So, if you want to go to the mat and argue that Booker or one of the other BOCK candidates has, I don’t know, a 5 percent chance of winning the nomination, I’m not really going to argue with you. (And collectively, they have a better chance than they do individually, of course. Keep that in mind if you’re hate-reading this column a year from now because O’Rourke won the nomination or something.)

But a lot of this smacks of special pleading, and ignores that the empirical evidence is fairly robust in this case: Lots of candidates have hoped to come back from polling in the low single digits to win their nominations, and almost none of them have done it. A somewhat larger group have emerged as factors in races that they ultimately didn’t win — Rick Santorum in 2012, for example — but elections aren’t something where close really counts. Nor are any of these candidates polling especially well in Iowa or New Hampshire, which is the path that dark-horse candidates (such as Carter or Santorum) usually take to enter the top tier.

It’s also pretty hard to know what type of event might trigger a sudden surge in support for one of the BOCKs. Castro and Booker had strong nights in the first and second debates, respectively, and it barely moved the numbers for them. O’Rourke saw a spike in media attention following the mass shooting in his home town of El Paso, Texas, and his support in polls didn’t move much after that, either.

Moreover, Democrats are fairly satisfied with their field, and they’re paying a relatively large amount of attention to the campaign as compared with similar stages in past nomination races. That’s also a bearish indicator for the BOCKs. Democrats aren’t necessarily shopping around for fresh alternatives, in the way that Republicans were in 2011 and 2012, when Santorum, Newt Gingrich, Herman Cain and others surged and declined in the polls.

That may be because the top three to five candidates do a relatively good job of covering the various corners of the Democratic primary. College-educated voters tend to like Elizabeth Warren, Kamala Harris and Buttigieg; non-college voters have Biden and Bernie Sanders. Older voters tend to like Biden, whereas Sanders’s and Warren’s supporters are younger. Moderates have Biden, while liberals have lots of alternatives. Biden is well-liked among black voters, and if they sour on him, there’s Harris. Hispanic voters don’t have an obvious first choice, and maybe there’s a niche for a moderate candidate who isn’t Biden for voters who think Biden is too old. But overall, the Democratic electorate is pretty well picked over.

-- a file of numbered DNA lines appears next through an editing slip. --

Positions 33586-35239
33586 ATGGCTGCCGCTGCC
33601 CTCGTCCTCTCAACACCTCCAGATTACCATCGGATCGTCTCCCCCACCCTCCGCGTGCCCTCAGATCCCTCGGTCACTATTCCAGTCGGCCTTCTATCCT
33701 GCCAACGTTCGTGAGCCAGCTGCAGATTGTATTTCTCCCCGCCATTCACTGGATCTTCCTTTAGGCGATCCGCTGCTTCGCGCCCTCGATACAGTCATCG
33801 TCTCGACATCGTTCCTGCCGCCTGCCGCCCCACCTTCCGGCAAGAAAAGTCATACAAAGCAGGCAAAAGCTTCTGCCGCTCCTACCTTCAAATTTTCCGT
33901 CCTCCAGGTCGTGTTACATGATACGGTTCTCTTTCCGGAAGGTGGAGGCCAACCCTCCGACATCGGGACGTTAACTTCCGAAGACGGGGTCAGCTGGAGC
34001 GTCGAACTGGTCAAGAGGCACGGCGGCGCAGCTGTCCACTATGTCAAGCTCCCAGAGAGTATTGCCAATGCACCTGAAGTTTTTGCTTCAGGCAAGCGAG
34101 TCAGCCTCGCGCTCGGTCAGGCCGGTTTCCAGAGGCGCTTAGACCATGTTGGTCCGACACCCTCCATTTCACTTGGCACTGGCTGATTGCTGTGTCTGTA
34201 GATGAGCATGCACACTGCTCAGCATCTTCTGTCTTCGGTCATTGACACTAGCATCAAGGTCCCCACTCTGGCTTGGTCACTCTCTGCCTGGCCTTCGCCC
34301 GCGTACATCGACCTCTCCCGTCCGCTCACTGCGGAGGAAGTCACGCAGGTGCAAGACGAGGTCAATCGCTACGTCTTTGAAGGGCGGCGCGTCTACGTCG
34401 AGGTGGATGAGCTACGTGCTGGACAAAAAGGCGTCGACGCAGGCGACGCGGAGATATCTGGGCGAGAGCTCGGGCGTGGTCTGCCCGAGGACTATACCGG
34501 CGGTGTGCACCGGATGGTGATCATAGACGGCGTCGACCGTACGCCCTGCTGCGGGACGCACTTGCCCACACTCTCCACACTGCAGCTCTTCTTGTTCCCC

Put another way, if you’re wondering why candidates such as Castro and Booker aren’t gaining more traction despite seemingly having run competent campaigns, the answer may have less to do with them and more to do with the fact that the field has a lot of heavyweights. Biden is a former two-term vice president; Sanders was the runner-up last time and basically built an entire political movement, and Warren and Harris have been regarded as potential frontrunners since virtually the moment that Donald Trump won the White House. The years that produce volatile, topsy-turvy nomination races, such as the 1992 Democratic primary, tend to be those where a lot of top candidates sit out, perhaps because they’re fearful of running against an incumbent with high approval ratings. Trump looks beatable, however, and almost all of the highly plausible Democratic nominees, save Sherrod Brown, ran. There isn’t much oxygen for those at the top of the field, let alone for the candidates a few rungs down.



Footnotes

  1. Our lists were based on which candidates were included in polls, whether or not they formally ran.

Nate Silver is the founder and editor in chief of FiveThirtyEight.